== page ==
On which topic, it’s hard to avoid some curiosity about how Corbyn was going to fit into this rogue’s gallery. Having only his writing to go on, I don’t know if Harness is a fan (could go either way), but it seems unlikely he’d get the kind of kicking the others would, especially in a story about an impending multi-sided war, given his peacenik credentials. But an actively favourable treatment would be liable to land up framing Britain as the sensible, mature country among a bunch of stupid, swaggering thugs, which would be an especially odd position to find yourself taking in the second half of 2016.
June 3, 2019 @ 11:35 pm
Oh wait, no, it was April. Teach me not to check.
Also I did an apostrophe crime with “rogue’s”.
June 4, 2019 @ 7:39 am
I just wanted to say that I was over halfway through the essay before I realised you actually had the drafts and weren’t spoofing a la Henrietta Street.
Which I guess says something about Peter Harness’s drafting habits?
June 4, 2019 @ 10:11 am
I… was at this comment when I realised!!
June 4, 2019 @ 6:53 pm
Well, crap, now I’m doubting myself.
June 4, 2019 @ 10:37 pm
In the podcast with El just after this episode aired, Peter Harness did describe pretty much exactly that first draft, and given his usual tendency to be kinda batshit insane and rather political, I see no reason to doubt it
June 5, 2019 @ 4:29 am
You’re right, of course, I just always doubt myself after realising I’ve changed someone else’s understanding of the world.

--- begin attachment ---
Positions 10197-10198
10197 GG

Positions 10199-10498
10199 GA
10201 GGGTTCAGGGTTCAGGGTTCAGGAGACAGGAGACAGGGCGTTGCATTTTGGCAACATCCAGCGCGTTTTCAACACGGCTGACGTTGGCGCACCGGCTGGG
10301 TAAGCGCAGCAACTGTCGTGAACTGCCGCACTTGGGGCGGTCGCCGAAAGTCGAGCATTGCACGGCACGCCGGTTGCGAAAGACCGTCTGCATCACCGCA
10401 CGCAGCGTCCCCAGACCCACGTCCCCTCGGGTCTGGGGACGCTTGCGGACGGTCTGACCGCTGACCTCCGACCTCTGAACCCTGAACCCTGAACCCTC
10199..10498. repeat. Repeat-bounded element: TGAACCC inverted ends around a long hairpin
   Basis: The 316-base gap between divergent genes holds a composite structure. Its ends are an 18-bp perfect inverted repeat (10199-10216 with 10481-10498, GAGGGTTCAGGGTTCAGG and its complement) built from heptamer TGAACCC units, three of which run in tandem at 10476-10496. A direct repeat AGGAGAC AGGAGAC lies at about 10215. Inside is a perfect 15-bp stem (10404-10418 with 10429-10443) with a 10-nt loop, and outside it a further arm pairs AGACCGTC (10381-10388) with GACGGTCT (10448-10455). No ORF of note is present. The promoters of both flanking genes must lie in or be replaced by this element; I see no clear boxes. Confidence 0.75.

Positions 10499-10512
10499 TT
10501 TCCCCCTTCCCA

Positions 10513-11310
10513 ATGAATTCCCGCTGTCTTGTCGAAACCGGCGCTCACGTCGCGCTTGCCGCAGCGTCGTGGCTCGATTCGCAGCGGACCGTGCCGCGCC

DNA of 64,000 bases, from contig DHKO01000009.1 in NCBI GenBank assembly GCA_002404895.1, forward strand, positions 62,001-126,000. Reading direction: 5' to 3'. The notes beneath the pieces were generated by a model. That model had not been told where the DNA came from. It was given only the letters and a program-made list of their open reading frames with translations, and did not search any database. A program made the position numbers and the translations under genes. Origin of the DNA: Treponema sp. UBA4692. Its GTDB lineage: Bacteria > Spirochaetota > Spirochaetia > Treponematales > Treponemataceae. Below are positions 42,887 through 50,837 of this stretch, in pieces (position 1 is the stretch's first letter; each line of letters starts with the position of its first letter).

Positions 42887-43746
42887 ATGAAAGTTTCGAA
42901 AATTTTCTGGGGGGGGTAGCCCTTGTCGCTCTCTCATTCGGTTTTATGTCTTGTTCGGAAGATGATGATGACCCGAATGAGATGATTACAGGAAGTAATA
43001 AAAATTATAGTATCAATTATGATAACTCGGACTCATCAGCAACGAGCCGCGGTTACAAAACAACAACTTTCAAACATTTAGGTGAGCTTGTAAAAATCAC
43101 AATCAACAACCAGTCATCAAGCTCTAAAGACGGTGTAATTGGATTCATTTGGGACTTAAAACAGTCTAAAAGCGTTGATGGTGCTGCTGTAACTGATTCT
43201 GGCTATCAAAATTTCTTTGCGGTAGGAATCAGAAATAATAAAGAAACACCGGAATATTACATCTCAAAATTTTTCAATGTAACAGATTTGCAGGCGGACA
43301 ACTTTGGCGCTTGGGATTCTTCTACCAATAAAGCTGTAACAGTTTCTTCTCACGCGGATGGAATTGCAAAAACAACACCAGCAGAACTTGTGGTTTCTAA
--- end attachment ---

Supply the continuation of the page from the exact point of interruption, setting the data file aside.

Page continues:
June 4, 2019 @ 7:13 pm
How generous of Harness to share those drafts with you! Very interesting look behind the curtain, and I love those originally titles (I also like Pyramid at the End of the World, which has a similar faerie aesthetic, a la Morris’ Well at the World’s End). Moffat’s public apology was also generous of spirit. This sounds like one of those unfortunate situations where it was no one’s fault, really. Just life.
June 11, 2019 @ 8:37 am
This was one of the most fascinating EP entries I’ve ever read. I enjoyed this archeology a lot. Thank you.
God, that first draft sounds so unappealing to me. Not objectively bad, but that sounds like something I wouldn’t be able to force myself to watch.
It’s kinda fascinating to me how little sense the monks make as a villain. Knowing the behind the scenes story now, I’m not surprised, but it’s still a beautiful trainwreck. They have the ability to simulate entire worlds and can insert themselves into people’s thoughts but still require consent to take over? I mean, the only way to make sense of it is to assume the monks just have a kink for people begging them for help.
June 24, 2019 @ 6:08 am
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September 11, 2019 @ 5:12 am